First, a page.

There is a moment between sleep and waking that the quiet inhabits. I do not want to sleep. But like a warm blanket on a cold night, it envelopes me. There is an ache, dull and somehow sweet inside me. I have been shattered. And I look at her who lies beside me.
I meet her again at a New York City gallery. The exhibit belongs to a friend of hers. I am there because John suddenly gets called to a business conference so I am left to amuse myself on our vacation. I remember telling him I understand. We are alike, him and I. We need structure and roles to fulfill. I am fulfilling mine.
....And then there's her.
“Ran, how long has it been? Ran, I can‘t believe you‘re here.” She’s been repeating my name for the past half hour. I do not mind. I’ve been repeating hers.
We are in a little corner, away from the crowd, cocktails in our hands. I smile. She is as how I remember her -- glorious in her self-absorption, fascinated by things only she can see. She is Kaye.
“So this is where you’ve always been?” I ask, looking at her dear face. She looks more Western now than I remember.
She nods, grins, tosses her hair (She has grown it to almost the same length as when we were in high school). Then, to my amusement, she adds, “Don’t tell Erica.”
Kaye is both fierce and brittle. Almost like a child really -- brave, volatile, yet very, very self-contained, the sort of person who can stand among crowds and still remain essentially herself. I love her almost from the first moment I see her. But it is a formless kind of love; I haven’t allowed myself to be selfish.
In my brief stay in New York, the two of us catch up. It seems to me that Kaye knows all the little places and she takes me to them with obvious delight. Perhaps it is the distance. Or the lapse of time. It has been ten years since high school. The memories are almost like a dream. But suddenly I have come within her vision, without my meaning to.
(Once, a long time ago, she says to me, ‘I hate your strength.’)
As if by silent agreement, we do not talk about the Now. We carry on as if the ten years have not passed. She does ask me how I have come to be there, and I tell her the truth: “I’m on vacation.” And she seems to accept this without asking, ‘Why New York? With whom?’ In return, I do not ask her about her people.
Minutes, hours, days pass. All the while something throbs in the wide quiet between us. I have no name for it. The spontaneity of her liking, old feelings resurfacing. We have not been deliberately talking. It speaks without words. This continues until the day I leave for home, the day she whispers to me in that deep, meaningless voice:
“Be carefree with me soon.”
Once back home, things quickly fall back into routine. I immerse myself in work and family. The children are about to start kindergarten. Our firm has a new client and there are paperwork. On Tuesday evening, Erica invites me to a ladies’ night out. More paperwork. Friday -- Victoria asks for my opinion on a dinner-party she is hosting. Saturday morning, I bring John the paper. And then Kaye calls.
I leave the breakfast room to take the call in the parlor.
She is in the city, on an unexpected trip -- some writers’ conference, which she is attending as a last-minute replacement for a sick colleague -- and do I mind if I see her before she flies back to New York? The way she says it makes it sound like she’s leaving that very day. I tell her I have brought home a lot of work and that I am running against a deadline. (‘I want to see you.’)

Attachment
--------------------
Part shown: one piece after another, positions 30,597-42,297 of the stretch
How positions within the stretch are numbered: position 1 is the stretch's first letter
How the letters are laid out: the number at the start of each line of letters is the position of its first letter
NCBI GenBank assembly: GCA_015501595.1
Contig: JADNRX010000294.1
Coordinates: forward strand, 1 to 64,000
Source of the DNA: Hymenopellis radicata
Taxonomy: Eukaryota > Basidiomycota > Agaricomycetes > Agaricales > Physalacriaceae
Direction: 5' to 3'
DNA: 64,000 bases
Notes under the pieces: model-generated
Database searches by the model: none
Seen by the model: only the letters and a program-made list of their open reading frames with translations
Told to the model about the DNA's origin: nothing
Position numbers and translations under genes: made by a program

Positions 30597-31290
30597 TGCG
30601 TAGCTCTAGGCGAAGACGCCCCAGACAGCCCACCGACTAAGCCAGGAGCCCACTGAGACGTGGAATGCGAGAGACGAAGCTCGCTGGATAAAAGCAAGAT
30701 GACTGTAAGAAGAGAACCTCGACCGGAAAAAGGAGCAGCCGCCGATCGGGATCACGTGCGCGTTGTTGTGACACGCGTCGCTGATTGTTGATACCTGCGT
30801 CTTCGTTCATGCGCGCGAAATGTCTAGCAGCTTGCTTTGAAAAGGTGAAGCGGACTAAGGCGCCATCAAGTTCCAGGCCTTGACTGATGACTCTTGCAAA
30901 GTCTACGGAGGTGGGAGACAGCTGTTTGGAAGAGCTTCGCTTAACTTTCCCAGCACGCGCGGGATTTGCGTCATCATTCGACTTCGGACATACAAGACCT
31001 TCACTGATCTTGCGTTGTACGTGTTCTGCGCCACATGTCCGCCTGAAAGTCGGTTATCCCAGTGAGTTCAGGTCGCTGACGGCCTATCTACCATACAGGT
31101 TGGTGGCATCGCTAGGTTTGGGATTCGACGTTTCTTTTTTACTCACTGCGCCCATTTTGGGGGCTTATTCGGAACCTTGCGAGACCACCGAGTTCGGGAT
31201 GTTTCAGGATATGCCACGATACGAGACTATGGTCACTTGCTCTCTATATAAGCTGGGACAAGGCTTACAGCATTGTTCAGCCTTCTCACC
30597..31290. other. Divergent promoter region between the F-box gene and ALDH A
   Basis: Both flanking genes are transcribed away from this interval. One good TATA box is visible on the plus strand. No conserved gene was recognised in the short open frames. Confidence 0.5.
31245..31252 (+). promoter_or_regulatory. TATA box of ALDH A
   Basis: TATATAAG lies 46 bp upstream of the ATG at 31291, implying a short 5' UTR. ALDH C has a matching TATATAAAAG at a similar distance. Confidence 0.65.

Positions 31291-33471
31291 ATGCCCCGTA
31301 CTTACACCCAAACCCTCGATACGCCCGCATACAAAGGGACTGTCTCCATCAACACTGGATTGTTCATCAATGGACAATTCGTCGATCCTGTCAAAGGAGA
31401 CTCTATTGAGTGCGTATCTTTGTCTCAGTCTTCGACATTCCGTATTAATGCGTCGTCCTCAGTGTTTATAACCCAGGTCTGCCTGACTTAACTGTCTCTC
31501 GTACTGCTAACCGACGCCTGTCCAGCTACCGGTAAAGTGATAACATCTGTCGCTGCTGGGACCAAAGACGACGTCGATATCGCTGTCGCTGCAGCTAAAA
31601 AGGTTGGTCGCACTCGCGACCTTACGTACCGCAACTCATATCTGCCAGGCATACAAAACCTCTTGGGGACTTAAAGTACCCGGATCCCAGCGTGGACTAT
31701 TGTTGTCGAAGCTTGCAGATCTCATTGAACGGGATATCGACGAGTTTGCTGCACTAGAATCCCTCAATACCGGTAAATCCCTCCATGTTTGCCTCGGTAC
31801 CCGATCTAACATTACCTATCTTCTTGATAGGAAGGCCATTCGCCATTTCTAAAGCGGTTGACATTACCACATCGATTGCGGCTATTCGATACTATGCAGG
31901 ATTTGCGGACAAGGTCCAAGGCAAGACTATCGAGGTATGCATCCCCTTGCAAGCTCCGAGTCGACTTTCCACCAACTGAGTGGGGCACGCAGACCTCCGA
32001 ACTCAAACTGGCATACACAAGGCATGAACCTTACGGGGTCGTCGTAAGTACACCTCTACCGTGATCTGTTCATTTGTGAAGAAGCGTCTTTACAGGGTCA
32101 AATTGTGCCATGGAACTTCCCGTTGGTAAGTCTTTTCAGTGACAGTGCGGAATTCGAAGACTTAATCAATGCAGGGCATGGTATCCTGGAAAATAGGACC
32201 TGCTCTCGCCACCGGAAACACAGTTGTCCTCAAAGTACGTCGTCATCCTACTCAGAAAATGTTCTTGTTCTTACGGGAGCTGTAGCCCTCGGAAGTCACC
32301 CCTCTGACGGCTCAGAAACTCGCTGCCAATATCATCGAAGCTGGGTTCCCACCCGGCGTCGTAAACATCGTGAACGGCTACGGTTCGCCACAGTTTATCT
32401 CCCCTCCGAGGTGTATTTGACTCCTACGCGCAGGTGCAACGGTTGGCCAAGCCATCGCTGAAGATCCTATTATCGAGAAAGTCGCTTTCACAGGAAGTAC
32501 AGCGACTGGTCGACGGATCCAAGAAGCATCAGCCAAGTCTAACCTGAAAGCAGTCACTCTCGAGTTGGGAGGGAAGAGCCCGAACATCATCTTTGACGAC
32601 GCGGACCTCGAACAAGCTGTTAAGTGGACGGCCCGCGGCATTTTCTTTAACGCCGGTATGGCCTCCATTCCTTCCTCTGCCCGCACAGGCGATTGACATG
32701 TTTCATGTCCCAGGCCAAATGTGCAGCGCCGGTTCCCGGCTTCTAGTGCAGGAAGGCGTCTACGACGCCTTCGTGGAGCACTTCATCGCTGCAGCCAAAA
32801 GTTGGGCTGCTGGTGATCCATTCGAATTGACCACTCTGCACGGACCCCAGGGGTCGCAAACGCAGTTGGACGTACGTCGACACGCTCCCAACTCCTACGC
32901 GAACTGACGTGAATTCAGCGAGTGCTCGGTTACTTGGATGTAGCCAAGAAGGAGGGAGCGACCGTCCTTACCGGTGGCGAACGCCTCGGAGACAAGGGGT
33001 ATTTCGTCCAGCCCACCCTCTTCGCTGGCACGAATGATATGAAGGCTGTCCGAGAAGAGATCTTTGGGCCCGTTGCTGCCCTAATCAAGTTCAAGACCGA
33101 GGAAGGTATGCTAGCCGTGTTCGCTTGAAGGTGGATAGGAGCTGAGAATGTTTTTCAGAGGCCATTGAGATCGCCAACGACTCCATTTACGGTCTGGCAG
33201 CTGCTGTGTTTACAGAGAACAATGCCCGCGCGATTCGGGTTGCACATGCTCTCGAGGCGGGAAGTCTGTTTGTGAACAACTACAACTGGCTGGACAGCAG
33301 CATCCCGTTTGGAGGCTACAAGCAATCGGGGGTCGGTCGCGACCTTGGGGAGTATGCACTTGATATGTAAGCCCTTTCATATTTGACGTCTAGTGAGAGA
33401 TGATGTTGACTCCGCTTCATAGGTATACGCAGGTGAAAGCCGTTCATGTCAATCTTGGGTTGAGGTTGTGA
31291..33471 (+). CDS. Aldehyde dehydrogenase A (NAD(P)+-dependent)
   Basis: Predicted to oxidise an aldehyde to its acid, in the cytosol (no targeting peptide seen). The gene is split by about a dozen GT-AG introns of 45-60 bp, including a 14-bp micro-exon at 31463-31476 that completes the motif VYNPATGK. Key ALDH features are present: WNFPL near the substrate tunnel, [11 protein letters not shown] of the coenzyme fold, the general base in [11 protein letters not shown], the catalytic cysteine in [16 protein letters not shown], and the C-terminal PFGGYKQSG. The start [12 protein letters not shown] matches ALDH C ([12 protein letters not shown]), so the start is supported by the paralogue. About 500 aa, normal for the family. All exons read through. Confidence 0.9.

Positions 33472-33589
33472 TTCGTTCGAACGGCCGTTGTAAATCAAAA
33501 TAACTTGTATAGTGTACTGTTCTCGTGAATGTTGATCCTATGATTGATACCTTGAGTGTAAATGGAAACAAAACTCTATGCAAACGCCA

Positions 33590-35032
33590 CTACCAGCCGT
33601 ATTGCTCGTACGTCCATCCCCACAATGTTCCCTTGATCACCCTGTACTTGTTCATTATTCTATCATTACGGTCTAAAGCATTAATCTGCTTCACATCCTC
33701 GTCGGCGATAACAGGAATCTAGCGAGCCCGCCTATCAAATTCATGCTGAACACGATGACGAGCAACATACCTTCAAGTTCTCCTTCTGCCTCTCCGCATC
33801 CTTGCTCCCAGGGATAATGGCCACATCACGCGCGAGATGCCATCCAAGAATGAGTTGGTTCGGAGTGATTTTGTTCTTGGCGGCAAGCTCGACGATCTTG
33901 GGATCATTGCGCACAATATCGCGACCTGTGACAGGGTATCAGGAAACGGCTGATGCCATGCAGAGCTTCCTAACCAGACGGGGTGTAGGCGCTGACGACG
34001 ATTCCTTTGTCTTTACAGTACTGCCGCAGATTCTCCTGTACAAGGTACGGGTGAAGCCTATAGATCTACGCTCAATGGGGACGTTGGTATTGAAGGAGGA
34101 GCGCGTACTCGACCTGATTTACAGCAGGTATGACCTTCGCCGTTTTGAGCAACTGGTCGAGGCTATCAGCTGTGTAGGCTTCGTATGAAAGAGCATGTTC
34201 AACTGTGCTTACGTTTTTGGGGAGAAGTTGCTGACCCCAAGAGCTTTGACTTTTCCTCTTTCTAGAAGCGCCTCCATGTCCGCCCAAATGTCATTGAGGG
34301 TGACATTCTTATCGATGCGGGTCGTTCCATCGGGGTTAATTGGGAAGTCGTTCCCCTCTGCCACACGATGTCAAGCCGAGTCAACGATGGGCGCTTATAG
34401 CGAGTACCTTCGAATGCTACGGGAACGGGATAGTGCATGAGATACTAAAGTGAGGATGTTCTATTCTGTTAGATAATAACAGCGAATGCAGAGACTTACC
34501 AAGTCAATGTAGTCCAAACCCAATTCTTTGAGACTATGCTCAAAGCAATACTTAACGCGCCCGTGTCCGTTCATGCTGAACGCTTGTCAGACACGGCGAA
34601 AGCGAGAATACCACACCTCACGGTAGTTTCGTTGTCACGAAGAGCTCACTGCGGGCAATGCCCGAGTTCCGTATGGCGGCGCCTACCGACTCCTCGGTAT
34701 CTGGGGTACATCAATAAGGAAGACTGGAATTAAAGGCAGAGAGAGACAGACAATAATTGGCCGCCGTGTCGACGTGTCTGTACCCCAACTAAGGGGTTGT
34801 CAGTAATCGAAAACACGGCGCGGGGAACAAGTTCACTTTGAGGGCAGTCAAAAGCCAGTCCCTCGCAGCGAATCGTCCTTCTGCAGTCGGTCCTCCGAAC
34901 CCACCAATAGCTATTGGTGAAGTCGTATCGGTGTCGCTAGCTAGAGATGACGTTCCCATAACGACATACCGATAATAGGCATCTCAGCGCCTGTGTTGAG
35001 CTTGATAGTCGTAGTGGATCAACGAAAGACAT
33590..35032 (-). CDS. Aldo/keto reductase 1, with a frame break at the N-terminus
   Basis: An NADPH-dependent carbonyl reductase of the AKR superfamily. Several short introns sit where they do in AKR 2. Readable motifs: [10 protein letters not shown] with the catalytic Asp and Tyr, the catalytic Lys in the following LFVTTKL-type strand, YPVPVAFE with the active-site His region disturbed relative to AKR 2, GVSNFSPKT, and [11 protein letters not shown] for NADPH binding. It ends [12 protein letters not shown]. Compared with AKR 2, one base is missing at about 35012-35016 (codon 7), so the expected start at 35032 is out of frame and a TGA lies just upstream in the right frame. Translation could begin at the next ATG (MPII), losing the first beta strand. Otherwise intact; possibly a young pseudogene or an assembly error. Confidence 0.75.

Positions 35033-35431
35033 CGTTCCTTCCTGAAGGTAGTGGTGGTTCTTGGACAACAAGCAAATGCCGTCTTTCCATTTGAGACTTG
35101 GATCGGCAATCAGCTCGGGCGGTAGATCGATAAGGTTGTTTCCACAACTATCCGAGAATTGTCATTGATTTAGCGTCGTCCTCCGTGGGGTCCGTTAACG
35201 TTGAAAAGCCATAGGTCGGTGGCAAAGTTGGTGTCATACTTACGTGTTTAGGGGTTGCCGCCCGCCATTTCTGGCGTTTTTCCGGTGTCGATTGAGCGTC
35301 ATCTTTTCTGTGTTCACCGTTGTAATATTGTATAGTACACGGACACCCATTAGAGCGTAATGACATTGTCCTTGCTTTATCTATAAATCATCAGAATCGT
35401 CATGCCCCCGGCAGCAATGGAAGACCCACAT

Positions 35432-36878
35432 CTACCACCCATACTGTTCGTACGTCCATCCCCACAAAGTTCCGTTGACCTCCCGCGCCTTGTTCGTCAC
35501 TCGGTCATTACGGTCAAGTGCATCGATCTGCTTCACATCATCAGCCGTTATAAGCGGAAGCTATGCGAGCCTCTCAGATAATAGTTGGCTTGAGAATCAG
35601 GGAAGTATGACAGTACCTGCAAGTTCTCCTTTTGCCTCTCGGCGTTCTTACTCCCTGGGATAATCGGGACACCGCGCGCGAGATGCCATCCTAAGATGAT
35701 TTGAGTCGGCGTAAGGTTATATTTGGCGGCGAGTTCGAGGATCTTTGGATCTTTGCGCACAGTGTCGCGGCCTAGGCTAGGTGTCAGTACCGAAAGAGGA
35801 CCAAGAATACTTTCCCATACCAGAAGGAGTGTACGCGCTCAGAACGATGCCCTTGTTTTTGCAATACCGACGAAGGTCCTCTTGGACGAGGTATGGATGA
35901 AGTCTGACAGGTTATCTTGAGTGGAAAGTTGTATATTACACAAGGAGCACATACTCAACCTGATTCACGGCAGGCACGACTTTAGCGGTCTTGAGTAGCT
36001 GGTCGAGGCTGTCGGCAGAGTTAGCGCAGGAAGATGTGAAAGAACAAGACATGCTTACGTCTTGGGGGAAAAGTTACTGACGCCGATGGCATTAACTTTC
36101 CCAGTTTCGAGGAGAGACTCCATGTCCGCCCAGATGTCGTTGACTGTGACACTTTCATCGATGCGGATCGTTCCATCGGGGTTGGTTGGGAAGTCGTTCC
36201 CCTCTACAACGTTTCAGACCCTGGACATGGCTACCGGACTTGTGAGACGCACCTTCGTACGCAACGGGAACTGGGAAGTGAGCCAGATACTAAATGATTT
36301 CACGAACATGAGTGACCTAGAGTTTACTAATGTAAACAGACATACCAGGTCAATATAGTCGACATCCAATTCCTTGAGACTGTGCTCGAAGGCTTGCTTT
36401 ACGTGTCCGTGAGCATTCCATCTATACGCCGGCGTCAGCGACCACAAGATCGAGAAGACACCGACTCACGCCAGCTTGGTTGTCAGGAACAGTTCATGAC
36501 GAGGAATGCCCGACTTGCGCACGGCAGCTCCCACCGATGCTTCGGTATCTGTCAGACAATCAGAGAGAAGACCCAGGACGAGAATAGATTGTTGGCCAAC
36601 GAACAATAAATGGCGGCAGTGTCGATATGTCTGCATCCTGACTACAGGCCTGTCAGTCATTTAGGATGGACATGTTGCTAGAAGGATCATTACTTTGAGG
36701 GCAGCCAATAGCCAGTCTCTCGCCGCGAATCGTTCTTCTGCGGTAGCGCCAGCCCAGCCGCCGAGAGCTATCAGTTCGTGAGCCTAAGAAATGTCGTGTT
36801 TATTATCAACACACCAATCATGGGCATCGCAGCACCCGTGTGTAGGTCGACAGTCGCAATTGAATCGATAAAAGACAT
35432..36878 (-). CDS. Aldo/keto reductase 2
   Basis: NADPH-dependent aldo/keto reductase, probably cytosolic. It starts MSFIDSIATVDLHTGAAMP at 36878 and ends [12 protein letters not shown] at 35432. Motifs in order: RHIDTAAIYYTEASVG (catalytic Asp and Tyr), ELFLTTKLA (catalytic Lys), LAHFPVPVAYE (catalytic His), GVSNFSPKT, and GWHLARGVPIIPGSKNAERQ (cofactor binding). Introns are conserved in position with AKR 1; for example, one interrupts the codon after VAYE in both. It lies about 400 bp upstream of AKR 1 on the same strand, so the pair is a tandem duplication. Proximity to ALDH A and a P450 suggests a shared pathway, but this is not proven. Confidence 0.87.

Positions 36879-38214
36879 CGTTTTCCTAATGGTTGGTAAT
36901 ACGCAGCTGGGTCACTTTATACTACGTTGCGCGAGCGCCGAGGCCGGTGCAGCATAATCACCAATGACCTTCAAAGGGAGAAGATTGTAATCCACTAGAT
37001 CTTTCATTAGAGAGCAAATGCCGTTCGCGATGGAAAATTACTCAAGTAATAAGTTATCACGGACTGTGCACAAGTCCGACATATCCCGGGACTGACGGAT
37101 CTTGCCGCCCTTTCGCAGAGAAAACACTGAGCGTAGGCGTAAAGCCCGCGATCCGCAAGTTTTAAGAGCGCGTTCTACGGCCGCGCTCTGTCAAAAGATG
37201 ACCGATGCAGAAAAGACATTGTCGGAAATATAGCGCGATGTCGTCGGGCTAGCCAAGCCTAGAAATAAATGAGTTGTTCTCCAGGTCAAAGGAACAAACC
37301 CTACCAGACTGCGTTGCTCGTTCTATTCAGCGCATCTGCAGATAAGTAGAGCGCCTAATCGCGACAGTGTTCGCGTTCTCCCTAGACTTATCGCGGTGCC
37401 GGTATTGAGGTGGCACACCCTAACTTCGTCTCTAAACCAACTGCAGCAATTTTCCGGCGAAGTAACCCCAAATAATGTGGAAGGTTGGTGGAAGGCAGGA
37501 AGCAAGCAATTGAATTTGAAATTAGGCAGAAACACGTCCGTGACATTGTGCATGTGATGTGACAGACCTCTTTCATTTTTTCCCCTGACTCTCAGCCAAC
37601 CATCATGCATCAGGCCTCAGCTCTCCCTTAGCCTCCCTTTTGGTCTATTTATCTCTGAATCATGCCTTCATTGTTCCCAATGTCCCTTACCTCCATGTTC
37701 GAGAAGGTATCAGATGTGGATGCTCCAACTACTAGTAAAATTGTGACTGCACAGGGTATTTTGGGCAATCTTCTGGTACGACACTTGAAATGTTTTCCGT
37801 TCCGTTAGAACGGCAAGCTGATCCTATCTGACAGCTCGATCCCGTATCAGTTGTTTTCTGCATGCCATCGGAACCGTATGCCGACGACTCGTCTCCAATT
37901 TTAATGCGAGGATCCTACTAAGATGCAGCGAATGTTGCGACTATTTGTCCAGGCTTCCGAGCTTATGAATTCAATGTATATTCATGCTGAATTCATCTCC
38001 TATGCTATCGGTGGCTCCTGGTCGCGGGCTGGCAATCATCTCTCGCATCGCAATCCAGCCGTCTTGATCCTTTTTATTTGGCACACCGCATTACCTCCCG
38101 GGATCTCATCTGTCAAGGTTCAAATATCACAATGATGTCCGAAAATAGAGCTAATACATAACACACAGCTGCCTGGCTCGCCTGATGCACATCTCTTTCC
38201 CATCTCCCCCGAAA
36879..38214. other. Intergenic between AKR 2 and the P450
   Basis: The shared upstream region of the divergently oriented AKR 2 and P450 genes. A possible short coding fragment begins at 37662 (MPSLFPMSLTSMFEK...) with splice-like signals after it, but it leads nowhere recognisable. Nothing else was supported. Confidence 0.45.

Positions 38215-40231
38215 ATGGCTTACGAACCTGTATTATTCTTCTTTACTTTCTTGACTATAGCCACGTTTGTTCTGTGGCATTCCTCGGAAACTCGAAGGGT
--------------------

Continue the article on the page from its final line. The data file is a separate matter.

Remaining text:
“Hmm-mm,” she hums lightly, humorously.
And I find myself saying, “Why don’t you drop by the house?”
She comes by with her laptop in one hand and a bonsai plant in the other. At the sight of the merry plant, I start to laugh. She narrows her eyes at me, mutters a warning, then proceeds to shrug. "Don't ask. It's a very long, very boring story."
Later, I serve her tea and pastries. We talk. I don’t remember what we talked about. She is there, in my living room, smiling that smile she smiles, brown eyes flashing, and behind her on a mantelpiece are the framed photographs of my family.
Am I not allowed to be selfish?
“Ran," she says my name, and I turn to her with the motion of a flower.
I suppose I could have turned the other way. Like I always have. I am not wanting. (She is the closest thing I have to that fragile something.) But with the light of her full gaze upon me, I am -- strangely -- free. To new depths of intimacy, almost like pain, and consequences.
"Ran." That voice again. So simple, so like a child in its expectancy. "Why can't you look at me?"
I have been shattered. How can I? Yet I turn to face her and /stop/ breathing.
There she stands in the doorway, hair flowing. There is something terrible and wild in the way she looks right now. I realize right then that I have come on her in a moment of disarray, but it has been so long since I saw her so pale and altered that I almost do not recognize it.
"I've been shattered," she says quietly, sadly.
I do not know how I am able to breathe. “Yes.” Looking at her, watching her draw back into herself, I feel a curious start. But it is only the last quiver of my egoism, and she is as she has always been. (I am the one altered.)
She smiles faintly. “Be selfish with me, Ran.”
I complete the final step forward, and lean on her as if with a drop of tired wings. I feel her heartbeat in rhythm with mine. After a moment, I draw back, and with a little smile of warning -- “You will grow to hate me,” I tell her.
“It would certainly be a great risk,” she answers in a voice filled with irony.
And I shatter into a laugh.
She is my sin.
NOTE: stream of consciousness, using dialogue to break narrative